Elucidation of the factors and mechanisms underlying subjective tranquillity will be a major achievement and produce significant new knowledge with respect to key environmental factors and architectural / planning interventions that affect personal tranquil state.
The project will provide insights into how to design tranquil spaces for the general public and restorative environments of relevance to recovery from stress and illness.
Quieting the Environment for a Sustainable Surface Transport (QUIESST)
QUIESST is a three year project funded by the EU that began late in 2009. It is a multi-disciplinary venture undertaken by 13 EU partners from 8 countries.
Within the project, specialist members of the Bradford Centre for Sustainable Environments research team have been tasked with assessing the sustainability of Noise Reducing Devices (NRDs). These devices are designed to control noise from surface transport (both road and rail) and include noise barriers and absorbative claddings.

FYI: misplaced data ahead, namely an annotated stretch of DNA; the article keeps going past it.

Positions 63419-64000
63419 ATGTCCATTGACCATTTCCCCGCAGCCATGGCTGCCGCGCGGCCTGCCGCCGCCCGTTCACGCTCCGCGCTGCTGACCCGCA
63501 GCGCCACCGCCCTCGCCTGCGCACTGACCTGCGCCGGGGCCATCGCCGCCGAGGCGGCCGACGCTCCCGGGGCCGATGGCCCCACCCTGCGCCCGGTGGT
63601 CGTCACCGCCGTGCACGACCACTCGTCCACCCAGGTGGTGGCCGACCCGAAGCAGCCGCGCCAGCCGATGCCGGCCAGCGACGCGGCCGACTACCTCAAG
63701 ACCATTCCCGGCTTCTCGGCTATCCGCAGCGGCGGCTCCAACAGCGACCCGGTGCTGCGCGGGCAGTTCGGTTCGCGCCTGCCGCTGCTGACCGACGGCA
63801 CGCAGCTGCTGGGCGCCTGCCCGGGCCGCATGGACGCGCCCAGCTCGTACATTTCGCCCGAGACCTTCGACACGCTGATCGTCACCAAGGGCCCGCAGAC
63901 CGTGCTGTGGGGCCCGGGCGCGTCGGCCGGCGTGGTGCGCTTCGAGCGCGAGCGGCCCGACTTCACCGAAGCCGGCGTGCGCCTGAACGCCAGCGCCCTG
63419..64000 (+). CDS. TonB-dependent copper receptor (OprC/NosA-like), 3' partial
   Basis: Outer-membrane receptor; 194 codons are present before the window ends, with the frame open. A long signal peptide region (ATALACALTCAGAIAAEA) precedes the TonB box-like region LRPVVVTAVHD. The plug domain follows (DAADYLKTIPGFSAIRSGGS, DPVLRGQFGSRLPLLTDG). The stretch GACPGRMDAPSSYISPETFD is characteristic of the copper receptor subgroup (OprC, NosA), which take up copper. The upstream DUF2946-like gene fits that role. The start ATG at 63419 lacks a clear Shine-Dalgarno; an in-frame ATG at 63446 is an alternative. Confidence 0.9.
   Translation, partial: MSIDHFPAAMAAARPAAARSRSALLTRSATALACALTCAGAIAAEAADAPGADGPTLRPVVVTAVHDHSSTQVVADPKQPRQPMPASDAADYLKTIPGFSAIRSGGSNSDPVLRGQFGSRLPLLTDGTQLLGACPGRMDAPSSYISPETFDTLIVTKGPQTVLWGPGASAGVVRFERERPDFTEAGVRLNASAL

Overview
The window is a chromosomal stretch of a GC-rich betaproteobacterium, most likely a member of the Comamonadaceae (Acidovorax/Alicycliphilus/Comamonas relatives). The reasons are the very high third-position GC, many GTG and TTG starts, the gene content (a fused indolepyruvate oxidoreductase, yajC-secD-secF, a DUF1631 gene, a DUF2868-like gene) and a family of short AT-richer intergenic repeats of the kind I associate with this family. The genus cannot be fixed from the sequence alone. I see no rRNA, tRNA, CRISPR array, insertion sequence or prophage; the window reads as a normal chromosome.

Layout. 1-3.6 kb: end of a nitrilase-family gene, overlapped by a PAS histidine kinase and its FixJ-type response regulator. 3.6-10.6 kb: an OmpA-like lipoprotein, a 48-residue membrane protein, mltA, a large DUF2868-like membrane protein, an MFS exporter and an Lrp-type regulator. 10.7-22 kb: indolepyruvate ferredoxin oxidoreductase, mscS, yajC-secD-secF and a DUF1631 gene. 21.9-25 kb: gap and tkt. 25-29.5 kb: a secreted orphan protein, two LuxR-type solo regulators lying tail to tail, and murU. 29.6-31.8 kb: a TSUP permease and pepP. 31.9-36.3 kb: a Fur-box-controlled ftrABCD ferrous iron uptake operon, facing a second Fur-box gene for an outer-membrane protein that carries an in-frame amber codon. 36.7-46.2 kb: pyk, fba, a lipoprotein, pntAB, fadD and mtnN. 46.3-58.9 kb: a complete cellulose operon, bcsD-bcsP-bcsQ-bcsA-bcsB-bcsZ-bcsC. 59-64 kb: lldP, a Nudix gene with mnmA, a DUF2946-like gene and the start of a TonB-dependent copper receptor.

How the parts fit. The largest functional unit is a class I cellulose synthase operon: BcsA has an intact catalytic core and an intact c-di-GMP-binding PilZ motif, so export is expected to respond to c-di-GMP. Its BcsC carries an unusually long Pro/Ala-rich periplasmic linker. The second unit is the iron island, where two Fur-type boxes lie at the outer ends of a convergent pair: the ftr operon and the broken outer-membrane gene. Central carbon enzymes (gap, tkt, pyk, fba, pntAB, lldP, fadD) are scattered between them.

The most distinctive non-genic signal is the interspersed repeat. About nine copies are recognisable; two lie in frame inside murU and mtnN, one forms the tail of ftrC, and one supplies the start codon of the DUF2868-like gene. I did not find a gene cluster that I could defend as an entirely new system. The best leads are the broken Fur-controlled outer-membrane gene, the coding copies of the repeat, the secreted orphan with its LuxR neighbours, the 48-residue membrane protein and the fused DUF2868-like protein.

For the purpose of this research sustainability was defines as: 'the optimal consideration of technical, environmental, economic and social factors during the design, construction, maintenance and repair, and removal/demolition stages of NRD projects.
The research is focused on designing a sustainability assessment framework with appropriate methods and tools that can effectively be utilised to assess the sustainability of noise reducing devices. The framework will present results in a clear and practical manner for all stakeholders interested in using it; including procurement agencies, manufacturers and consultants.
For more information contact: M.C.A.Olteanemail@example.com
Tel: +44 (0) 1274234052